Tuesday, July 10, 2007

I’ve always wanted to emulate two romance writers who are my favorites, Sandra Brown and Kathleen Woodiwiss. Woodiwiss died this past Sunday. She was a Romance Icon.
In 1972, I was in high school when Kathleen Woodiwiss’s book, The Flame and The Flower, was released. Having started it at home, I hid the book behind a binder in speech class and read the entire period. I couldn’t wait to get home to finish it. I continued to read her books throughout the thirty-five year span of her writing career. As sad as her passing makes me all I can think is what a legacy she has left behind. There have been several generations of writers, and readers inspired, challenged, and enthralled by her writing acumen. And I’m sure that will continue.
Kathleen Woodwiss’s influence on my writing can be seen in my love of the Historical Romance Genre and its language. There is a different language used when writing historicals than in contemporaries. I’m not just talking about the dialogue your characters speak and the accents that flavor their speech. I’m referring to the way the words are put together even in descriptive passages. Everything is tied to the historical period in which the book is set, so it must come from your character’s viewpoint and from what they have been exposed to and influenced by. From the lowliest prison guard to the wealthiest matron, writing historical romance allows a writer to use so much imagination. And best of all—it’s so much fun!
In Highland Moonlight I wrote a battle scene where my hero, Alexander, and my heroine’s brother, Gavin, wage a battle against one another, in defense of my heroine’s honor. Their weapons are platters. At that time in history they didn’t eat food off of plates, but from bread trenchers or wooden bowls. Platters were used to bring large portions to the table. I had to brainstorm for several days to come up with words to describe them throwing the wooden weapons at one another without using words such as projectile or missile, or saucer or plate because of their modern connotation. What a challenge and what fun. Because of the subject matter I had to make the scene as humorous as possible. And that’s another thing I learned from Woodiwiss, the use of adding levity to your story to lighten the darkness of a serious plot.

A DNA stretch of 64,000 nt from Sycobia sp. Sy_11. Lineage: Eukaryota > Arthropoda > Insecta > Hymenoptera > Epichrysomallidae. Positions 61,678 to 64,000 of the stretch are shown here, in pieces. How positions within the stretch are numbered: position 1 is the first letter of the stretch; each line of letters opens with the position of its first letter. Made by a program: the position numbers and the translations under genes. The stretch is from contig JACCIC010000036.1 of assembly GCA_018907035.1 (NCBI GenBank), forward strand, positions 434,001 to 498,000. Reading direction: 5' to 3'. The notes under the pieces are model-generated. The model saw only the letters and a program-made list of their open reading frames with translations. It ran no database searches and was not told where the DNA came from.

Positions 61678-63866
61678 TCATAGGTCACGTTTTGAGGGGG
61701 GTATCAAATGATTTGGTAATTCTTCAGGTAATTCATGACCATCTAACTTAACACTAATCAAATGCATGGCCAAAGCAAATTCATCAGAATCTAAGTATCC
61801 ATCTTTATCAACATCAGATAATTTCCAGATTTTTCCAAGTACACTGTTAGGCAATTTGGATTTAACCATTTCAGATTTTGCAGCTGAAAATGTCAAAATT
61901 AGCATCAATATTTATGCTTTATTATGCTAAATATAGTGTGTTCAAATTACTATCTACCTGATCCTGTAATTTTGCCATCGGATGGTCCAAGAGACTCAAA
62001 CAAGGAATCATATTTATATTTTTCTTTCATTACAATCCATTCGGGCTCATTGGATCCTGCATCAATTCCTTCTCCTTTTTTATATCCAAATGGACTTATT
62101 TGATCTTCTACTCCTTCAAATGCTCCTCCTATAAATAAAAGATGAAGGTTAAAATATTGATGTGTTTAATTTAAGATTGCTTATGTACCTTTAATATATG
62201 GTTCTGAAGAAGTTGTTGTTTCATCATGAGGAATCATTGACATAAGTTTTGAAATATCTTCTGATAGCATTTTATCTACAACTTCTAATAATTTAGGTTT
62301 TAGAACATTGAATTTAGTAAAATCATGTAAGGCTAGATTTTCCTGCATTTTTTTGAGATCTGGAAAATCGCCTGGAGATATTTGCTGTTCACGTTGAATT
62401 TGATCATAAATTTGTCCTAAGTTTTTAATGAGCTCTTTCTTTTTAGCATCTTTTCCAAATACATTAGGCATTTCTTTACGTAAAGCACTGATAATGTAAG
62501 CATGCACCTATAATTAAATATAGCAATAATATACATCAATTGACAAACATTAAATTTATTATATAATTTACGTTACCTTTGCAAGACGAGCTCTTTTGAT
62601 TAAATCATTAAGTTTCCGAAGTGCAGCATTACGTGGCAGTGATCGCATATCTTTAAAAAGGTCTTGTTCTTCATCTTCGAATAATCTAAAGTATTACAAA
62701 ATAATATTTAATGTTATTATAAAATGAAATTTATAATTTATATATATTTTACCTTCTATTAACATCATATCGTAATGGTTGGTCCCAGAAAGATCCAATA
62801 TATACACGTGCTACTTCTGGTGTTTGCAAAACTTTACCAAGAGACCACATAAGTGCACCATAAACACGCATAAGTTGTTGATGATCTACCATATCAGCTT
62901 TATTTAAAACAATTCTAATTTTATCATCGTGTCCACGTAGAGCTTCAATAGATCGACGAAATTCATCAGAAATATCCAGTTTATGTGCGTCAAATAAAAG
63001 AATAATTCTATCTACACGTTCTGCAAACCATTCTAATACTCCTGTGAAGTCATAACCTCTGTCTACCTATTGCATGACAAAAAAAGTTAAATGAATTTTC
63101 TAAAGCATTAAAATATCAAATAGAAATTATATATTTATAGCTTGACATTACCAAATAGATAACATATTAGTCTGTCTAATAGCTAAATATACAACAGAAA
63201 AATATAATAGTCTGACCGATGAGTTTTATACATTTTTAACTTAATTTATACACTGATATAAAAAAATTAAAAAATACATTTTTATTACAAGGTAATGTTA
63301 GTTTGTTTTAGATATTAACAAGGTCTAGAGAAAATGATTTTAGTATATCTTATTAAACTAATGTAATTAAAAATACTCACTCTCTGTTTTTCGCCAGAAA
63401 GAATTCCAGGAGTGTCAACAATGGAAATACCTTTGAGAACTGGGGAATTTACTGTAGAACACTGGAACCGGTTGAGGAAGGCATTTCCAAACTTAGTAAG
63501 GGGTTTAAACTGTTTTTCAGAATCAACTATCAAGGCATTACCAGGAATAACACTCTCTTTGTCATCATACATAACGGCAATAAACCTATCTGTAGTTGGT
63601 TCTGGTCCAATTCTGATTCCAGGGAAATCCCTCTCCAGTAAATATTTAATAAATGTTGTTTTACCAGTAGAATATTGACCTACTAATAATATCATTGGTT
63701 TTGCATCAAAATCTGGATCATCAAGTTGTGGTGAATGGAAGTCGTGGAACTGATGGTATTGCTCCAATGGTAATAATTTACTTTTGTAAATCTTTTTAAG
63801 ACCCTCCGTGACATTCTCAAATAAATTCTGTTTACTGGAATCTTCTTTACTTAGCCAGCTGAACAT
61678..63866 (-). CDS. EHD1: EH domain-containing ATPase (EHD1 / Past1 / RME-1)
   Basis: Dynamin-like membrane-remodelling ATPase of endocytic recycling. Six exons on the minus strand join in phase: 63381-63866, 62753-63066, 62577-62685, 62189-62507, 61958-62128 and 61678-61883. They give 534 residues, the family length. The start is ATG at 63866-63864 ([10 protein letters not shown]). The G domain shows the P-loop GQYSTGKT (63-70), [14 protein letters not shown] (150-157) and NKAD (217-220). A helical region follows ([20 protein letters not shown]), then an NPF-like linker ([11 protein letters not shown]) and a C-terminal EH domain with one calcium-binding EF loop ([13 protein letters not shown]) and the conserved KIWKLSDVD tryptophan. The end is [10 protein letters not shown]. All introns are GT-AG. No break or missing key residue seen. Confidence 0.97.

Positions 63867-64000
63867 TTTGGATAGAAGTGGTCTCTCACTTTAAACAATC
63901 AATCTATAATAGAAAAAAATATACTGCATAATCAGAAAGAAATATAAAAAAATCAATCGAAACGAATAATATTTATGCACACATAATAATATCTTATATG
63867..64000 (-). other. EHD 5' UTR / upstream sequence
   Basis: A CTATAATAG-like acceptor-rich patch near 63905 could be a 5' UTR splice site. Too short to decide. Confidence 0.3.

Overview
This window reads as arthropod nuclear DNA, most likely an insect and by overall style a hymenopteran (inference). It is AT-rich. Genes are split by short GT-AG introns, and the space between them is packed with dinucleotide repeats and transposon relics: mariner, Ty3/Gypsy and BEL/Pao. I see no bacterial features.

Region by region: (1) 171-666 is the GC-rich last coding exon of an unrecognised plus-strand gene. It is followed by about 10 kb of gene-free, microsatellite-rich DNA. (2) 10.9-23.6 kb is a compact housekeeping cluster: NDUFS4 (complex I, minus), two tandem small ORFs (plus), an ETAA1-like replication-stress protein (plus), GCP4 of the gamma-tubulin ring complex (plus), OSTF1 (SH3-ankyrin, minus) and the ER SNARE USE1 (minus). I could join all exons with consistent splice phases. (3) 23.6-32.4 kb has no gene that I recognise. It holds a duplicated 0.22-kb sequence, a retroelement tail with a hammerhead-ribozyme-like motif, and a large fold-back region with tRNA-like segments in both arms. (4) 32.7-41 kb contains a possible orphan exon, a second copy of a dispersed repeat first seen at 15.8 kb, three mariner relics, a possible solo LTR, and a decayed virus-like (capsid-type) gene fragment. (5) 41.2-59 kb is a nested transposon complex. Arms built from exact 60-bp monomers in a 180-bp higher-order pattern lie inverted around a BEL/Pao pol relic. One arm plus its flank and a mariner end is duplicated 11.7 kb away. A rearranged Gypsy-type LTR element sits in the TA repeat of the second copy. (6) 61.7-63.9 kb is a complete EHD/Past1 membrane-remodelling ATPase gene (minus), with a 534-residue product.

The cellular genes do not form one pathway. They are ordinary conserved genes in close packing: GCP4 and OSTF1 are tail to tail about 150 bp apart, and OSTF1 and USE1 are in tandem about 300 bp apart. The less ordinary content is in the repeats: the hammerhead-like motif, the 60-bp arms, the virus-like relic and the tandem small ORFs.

Like her, I love those Alpha males, heroic and brave, pig-headed and strong. Don’t give me the reasonable Beta hero who is sensitive to my feelings. Give me the, larger than life, Alpha male who may not have a clue what makes a woman tick, but when he’s alone with her in the dark, he always gets what his lady wants, just right. Give me that strong romantic male who doesn’t shy away from a brutal conflict, but tackles it fearlessly to win his lady love, or protect her.
Give me a heroine who can be both spunky yet feminine, brave yet compassionate, loyal yet independent. One who can stand up to the hero, without being over-shadowed. A woman who the hero recognizes as his equal, even though it’s a man’s world and he’s in charge, or thinks he is. She needs to be someone with honor the hero can love, and in so doing, he can teach the reader to love her as well.
And that’s the last thing and possibly the most important thing I’m going to credit to Woodiwiss. She taught me how to let my heroes be heroes, and my heroines be heroines, while both maintained their place within the structures of the society in which live.
As in my book Captive Hearts, my hero and heroine, Matthew and Katherine, bond together to face a serial killer, Katherine’s conniving uncle, and a jealous Lord. As they overcome both physical dangers and societal strictures, they learn how their love for one another can set them free.
I’d love to hear from all of you about who you love to read and why.
And, if you’re a writer, I’d be interested to hear who might have influenced your writing and how.
Read on,
Teresa J. Reasor

Tomorrow there will be excerpts from both my books posted to this blog, so if you’re interested, please come back and read them.